A push by rebels towards the heart of the Syrian capital has prompted the most significant movement to stagnant battle lines in months, amid reports that Iran is building militias on the ground in preparation for the fall of the regime.
The “Battle of Armageddon”, as the rebels call it, saw the key eastern Damascus district of Jobar pounded by airstrikes again today after opposition fighters seized a base from pro-government forces. But while the offensive has brought violence a step closer to the centre of the city, analysts say that the push so far has not been “game changing” as rebels are struggling to hold on to their gains.
The civil war has grown increasingly fractured and chaotic as the conflict approaches its two-year anniversary. There was confusion today an after explosion struck cars queuing to cross into Syria on the country’s northern border with Turkey, killing at least seven people and wounding 33, according to Turkish officials.
The blast hit a vehicle queuing to pass the Bab al-Hawa crossing, which is in the hands of the Free Syrian Army and is a key transit point for aid and refugees. It was unclear if the blast was a car bomb deliberately targeting the border, or an accident involving gas or explosives being transited into Syria.
In Damascus, the rebels have been in control of a crescent of outlying suburbs in the capital’s south and north-east. They began a new push for positions on the city’s southern ring road last week.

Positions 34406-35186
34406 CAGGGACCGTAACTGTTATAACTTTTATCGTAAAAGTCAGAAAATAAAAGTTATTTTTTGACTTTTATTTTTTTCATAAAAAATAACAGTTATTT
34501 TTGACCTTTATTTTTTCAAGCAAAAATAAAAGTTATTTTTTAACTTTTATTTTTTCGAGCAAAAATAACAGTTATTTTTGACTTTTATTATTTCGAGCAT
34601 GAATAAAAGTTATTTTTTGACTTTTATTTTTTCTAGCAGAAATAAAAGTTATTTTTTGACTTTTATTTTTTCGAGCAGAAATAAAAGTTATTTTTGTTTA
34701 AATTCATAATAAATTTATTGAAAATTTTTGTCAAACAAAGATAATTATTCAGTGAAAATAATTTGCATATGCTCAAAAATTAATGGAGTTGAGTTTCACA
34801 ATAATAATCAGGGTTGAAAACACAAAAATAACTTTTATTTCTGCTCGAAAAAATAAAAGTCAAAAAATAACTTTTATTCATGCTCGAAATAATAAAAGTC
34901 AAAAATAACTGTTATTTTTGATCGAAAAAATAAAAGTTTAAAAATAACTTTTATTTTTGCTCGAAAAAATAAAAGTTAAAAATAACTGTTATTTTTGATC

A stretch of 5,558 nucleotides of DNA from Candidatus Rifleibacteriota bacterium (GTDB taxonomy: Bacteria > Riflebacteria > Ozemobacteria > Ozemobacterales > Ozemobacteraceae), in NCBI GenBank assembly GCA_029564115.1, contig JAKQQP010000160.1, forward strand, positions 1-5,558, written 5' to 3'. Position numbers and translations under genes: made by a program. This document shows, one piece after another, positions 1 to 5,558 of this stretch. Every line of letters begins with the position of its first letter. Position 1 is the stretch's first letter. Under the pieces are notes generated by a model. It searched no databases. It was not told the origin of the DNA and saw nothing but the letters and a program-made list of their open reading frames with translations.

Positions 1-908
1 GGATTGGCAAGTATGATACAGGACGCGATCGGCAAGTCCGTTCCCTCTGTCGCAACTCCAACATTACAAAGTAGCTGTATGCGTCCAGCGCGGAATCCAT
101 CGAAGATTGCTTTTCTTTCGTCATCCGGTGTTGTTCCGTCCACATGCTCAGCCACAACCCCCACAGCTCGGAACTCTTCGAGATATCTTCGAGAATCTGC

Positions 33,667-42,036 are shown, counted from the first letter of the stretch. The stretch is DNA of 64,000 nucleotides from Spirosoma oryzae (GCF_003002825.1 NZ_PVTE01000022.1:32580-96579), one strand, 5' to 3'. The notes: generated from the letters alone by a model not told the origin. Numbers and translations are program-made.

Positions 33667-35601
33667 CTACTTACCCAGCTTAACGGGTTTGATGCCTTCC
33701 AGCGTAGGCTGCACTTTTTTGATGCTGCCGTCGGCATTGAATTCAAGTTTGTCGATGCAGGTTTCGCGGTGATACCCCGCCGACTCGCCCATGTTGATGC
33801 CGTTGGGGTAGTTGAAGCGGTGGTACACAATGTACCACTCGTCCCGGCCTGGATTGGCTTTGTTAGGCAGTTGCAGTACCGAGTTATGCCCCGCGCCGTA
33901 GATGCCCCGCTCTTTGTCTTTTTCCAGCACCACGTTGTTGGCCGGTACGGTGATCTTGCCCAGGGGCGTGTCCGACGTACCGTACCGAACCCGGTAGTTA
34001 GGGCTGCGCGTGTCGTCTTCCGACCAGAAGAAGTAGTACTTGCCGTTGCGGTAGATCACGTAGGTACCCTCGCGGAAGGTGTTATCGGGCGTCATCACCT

Opposition fighters seized the Al Musiqa base from loyalists on Sunday night, with videos posted online by activists showing members of the Armour of the Capital brigade arresting at least ten soldiers, making them lie face down on the ground. Another showed a large explosion as rebels launched their assault.
It was the third loyalist position seized in recent days in the Jobar area, which sits next to central Abbasid Square. Though the centre still remains largely unscathed, the offensive has increased nervousness in the capital.
“Many roads have been closed down and the situation is definitely escalating,” said a 29-year-old resident of the Mezzeh district. “The army have greatly increased their numbers and they have a very, very, tight fist around the central areas.”
In another rebel advance, opposition Islamist fighters from the Al Nusra Front seized the Taqba hydroelectric dam, built on the Euphrates River by former president Hafez al-Assad in the 1970s. The dam serves Aleppo, the country’s second city, with electricity.
Syria’s key allies Iran and the Lebanese militant group Hezbollah, meanwhile, are preparing for the eventuality of the regime’s fall by building a 50,000-strong militia on the ground, according to a report in the Washington Post, which cited US and Middle Eastern officials. But it remains to be seen if any of the recent rebel gains will be lasting.
“Their modus operandi is to hit and run and they are still a guerrilla force,” said Elias Hanna, a retired Lebanese general and professor at the American University of Beirut. “When they are well organised, have unity of command and are taking places and holding them, then it will be game changing.”
Moaz al-Khatib, the head of the opposition’s National Coalition, said he was still open to talks with the regime, despite them giving no response to his offer before a Sunday deadline.
“The regime has not given a clear answer so far, clearly, frankly, that it accepts leaving to spare destruction and blood,” he said after a meeting with the head of the Arab League in Cairo, where he is understood to have pushed for the coalition to be given Syria’s seat in the pan-Arab body.